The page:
Here’s an interesting experiment: one blogger, Halsted (AKA Cygnoir) has sworn off her RSS reader for an entire week, choosing instead to read blogs the “old-fashioned” way: actually going to the blogs she wants to read at that moment and reading the posts there.

From her blog:

“As I mentioned in my last post, I’m a bit overwhelmed by information right now. In a fit of pique (which just the other day I learned, thanks to FunkyPlaid, is monosyllabic) I decided to stop reading all RSS feeds for a week.

Day 1 has gone swimmingly, perhaps because I spent the majority of it in a workshop. Regardless, I did not check my RSS reader on my iPhone during my lunch break. Email and Twitter were my only two information sources, and I subscribe to the BBC world news feed with the latter, so I have a vague notion of the day’s headlines. I read my book, chatted with FunkyPlaid, window-shopped in Hayes Valley, and started a crossword puzzle.”

Yesterday was “Day 7.”  How’d she do?

“I’ve made my point to myself: I don’t need to keep up with 269 RSS feeds to lead a complete, informed, happy life. Also, I prefer getting my news from communities that encourage participation instead of from one-way news blasts.”

In an age where we’re slaves to the philosophy of “must not miss a single thing,” what kind of consequences are we imposing upon ourselves?  Sounds like we all need a little “web zen” these days.

Comcast: Opening Up A Can Of Worms?


Posted by Brad Levinson on April 9, 2008 • Leave a Comment

As reported very nicely by Todd Zeigler of The Bivings Report, Comcast has been incorporating Twitter into how they perform customer relations. They’re actively monitoring Twitter for conversation surrounding the company and offering customer service. Says TechCrunch‘s Mike Arrington:

“Within 20 minutes of my first Twitter message (about technical problems) I got a call from a Comcast executive in Philadelphia who wanted to know how he could help. He said he monitors Twitter and blogs to get an understanding of what people are saying about Comcast, and so he saw the discussion break out around my messages.”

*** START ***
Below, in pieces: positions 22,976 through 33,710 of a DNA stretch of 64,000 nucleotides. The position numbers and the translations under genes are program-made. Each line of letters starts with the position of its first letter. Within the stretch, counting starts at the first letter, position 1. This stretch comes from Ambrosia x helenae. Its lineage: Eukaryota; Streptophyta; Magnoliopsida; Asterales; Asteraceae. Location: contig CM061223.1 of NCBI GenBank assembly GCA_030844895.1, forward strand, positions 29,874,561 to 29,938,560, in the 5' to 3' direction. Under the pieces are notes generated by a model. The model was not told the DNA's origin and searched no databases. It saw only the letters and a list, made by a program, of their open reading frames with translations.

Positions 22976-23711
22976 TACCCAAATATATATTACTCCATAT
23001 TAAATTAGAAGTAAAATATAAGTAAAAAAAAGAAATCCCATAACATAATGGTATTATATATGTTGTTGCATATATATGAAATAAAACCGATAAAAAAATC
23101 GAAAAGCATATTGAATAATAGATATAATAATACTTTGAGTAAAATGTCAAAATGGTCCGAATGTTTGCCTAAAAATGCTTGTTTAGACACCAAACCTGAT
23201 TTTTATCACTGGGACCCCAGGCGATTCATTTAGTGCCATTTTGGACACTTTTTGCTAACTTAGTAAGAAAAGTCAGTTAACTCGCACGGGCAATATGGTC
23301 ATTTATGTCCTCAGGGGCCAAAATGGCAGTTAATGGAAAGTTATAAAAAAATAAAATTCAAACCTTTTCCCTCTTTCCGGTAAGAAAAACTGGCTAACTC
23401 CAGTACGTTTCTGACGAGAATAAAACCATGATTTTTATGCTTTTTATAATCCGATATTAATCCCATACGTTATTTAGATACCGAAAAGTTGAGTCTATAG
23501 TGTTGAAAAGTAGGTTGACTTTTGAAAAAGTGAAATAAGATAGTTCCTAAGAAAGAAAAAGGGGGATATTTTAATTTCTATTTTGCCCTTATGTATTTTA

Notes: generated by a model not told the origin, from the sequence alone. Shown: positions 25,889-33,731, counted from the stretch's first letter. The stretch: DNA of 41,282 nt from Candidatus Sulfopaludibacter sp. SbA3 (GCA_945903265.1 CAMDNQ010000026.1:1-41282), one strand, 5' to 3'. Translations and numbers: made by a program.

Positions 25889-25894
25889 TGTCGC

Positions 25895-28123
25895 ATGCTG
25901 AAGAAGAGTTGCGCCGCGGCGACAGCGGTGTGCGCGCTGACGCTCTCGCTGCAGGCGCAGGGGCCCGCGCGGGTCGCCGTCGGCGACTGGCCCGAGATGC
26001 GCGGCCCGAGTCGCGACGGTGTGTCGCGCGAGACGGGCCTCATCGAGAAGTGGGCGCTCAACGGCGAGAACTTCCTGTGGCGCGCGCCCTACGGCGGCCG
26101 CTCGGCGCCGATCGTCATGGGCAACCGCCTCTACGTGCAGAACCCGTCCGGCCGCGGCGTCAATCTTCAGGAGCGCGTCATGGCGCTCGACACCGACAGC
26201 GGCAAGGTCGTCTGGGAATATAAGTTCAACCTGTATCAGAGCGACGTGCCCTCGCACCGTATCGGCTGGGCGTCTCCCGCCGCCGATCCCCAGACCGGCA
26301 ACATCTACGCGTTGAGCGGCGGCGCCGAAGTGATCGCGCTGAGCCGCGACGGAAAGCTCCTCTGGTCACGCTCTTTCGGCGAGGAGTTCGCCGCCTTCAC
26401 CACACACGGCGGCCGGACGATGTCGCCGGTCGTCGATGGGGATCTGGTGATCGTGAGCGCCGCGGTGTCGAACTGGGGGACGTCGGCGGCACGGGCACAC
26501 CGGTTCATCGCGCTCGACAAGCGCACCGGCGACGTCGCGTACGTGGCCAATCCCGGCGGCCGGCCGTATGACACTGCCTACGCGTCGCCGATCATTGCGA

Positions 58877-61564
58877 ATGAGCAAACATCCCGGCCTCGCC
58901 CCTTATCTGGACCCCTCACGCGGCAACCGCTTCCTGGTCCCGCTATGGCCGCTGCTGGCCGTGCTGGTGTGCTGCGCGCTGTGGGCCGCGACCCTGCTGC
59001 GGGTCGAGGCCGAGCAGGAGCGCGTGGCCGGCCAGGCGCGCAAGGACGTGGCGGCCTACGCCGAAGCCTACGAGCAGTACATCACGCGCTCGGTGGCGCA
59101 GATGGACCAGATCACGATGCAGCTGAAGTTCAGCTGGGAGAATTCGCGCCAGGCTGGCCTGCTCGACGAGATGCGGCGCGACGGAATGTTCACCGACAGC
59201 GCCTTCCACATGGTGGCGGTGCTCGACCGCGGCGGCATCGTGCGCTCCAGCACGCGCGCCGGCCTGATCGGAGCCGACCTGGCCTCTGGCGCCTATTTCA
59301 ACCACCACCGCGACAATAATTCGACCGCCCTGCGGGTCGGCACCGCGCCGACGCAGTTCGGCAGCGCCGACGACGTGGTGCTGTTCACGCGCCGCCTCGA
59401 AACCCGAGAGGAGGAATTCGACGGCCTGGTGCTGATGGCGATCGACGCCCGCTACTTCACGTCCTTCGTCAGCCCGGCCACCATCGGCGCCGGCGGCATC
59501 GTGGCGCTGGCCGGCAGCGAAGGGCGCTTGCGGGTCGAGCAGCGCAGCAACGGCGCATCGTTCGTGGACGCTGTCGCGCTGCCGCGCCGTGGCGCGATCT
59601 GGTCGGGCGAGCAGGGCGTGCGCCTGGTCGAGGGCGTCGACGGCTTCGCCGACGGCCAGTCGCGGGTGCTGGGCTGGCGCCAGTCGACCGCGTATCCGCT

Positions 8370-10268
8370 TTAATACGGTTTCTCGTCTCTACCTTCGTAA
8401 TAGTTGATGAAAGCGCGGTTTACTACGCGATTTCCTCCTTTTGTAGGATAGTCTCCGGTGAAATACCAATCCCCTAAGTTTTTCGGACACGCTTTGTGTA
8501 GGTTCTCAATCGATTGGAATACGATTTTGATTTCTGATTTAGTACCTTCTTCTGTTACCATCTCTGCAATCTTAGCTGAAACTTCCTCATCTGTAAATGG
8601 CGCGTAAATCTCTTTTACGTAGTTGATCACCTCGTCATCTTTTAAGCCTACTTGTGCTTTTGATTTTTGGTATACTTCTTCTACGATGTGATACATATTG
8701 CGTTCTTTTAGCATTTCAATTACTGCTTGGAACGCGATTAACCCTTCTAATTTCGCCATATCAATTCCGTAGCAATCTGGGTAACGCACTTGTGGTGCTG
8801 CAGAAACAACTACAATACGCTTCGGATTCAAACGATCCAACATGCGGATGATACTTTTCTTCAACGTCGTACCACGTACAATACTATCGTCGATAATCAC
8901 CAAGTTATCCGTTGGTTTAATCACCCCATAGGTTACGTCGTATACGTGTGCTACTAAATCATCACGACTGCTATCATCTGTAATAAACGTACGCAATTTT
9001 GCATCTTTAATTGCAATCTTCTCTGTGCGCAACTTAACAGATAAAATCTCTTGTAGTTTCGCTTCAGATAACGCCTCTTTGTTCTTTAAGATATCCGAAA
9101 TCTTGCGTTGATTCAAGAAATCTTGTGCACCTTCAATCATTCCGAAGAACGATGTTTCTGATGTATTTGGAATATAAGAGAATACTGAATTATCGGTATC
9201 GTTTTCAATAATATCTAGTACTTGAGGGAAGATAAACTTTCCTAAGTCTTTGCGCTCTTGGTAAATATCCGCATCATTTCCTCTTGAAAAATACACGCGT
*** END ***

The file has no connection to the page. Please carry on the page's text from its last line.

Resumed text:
While Mike Arrington is a big “celeb” around these parts, they’re responding to nearly everyone, including my friend David All:

“Comcast just pinged me via Twitter and asked for feedback to the SVP of Customer Service. He just got a nice rant.”

But after David talked to them, he hasn’t heard a thing. Yesterday, David tweeted this:

“Still haven’t heard back from Comcast about resolving this matter. Was their tweeting simply a PR move?”

So, to test this out, I thought I’d see what happens, myself, if I referenced Comcast in a reply. I said:

Likely just a PR move. Look forward to hearing about Comcast’s response from that tweet. Comcast and promises generally don’t mix.”

Sure enough, a few moments later, I received a tweet asking me if I’m experiencing technical problems.

As of right now, no, I’m not. But the word “Comcast” leaves a sour taste in my mouth. It’s not anything that can be solved tech-wise. They’re systematic changes, like updating the on-screen menu for the first time in 10 years, fixing their auto-bill-pay system that it doesn’t take weeks to cancel (so when you cancel your account, you still get billed and have to wait for a refund check), or them telling me that I have to go and exchange boxes, in-store, if my cable box is nuked.